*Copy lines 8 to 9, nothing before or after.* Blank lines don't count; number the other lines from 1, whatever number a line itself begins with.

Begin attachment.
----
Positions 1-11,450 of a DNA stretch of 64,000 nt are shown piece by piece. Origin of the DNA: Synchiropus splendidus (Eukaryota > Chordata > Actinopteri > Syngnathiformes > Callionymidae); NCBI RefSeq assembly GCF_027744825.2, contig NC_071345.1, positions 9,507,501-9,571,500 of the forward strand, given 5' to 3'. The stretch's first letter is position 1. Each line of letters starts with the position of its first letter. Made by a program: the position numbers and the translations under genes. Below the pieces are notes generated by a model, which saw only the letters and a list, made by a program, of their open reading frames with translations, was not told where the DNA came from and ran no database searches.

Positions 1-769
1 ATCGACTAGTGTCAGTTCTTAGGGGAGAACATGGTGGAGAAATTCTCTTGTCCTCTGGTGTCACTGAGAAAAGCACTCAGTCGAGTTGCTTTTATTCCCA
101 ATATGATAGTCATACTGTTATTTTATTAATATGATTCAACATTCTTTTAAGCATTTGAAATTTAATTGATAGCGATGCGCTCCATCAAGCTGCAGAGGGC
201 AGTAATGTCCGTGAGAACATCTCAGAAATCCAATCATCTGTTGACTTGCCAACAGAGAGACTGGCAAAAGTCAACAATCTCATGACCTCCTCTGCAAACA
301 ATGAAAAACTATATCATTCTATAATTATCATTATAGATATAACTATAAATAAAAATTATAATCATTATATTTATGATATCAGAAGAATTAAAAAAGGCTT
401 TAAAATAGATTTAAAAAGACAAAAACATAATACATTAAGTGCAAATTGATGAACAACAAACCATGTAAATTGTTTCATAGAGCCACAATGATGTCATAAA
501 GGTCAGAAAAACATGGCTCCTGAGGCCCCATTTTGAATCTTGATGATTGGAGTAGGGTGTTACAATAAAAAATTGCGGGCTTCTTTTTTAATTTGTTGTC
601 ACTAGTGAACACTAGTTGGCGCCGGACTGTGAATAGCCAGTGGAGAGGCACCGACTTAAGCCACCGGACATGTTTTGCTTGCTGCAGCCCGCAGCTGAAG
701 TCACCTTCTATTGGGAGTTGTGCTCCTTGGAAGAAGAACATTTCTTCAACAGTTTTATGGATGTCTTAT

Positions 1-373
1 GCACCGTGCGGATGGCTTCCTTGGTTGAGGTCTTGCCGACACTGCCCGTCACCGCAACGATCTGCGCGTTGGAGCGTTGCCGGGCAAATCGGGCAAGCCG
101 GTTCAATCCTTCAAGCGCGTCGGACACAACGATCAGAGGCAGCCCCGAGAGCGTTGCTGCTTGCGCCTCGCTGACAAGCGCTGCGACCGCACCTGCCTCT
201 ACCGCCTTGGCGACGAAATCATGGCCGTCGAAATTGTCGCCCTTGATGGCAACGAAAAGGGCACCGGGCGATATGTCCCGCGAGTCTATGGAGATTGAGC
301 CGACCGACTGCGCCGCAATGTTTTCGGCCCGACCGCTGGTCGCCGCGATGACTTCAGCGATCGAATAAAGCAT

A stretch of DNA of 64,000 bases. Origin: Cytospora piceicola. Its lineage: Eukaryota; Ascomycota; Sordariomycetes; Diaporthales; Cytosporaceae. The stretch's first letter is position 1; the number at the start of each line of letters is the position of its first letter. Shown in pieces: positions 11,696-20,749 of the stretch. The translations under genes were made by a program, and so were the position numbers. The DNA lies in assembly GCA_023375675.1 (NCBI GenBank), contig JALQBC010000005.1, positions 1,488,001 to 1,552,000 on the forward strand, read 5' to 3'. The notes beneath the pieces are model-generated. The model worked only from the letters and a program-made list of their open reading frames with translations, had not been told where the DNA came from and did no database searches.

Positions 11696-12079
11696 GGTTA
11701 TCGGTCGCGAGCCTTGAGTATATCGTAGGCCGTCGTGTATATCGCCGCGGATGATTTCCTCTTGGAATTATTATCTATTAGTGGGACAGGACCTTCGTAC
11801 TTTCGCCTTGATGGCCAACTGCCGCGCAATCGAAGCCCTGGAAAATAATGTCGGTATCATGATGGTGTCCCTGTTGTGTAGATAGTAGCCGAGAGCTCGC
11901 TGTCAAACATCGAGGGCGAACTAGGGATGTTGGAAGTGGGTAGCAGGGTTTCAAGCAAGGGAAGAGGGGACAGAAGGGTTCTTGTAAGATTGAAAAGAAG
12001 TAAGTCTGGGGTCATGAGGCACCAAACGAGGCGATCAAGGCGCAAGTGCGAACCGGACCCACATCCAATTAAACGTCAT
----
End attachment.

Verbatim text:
501 GGTCAGAAAAACATGGCTCCTGAGGCCCCATTTTGAATCTTGATGATTGGAGTAGGGTGTTACAATAAAAAATTGCGGGCTTCTTTTTTAATTTGTTGTC
601 ACTAGTGAACACTAGTTGGCGCCGGACTGTGAATAGCCAGTGGAGAGGCACCGACTTAAGCCACCGGACATGTTTTGCTTGCTGCAGCCCGCAGCTGAAG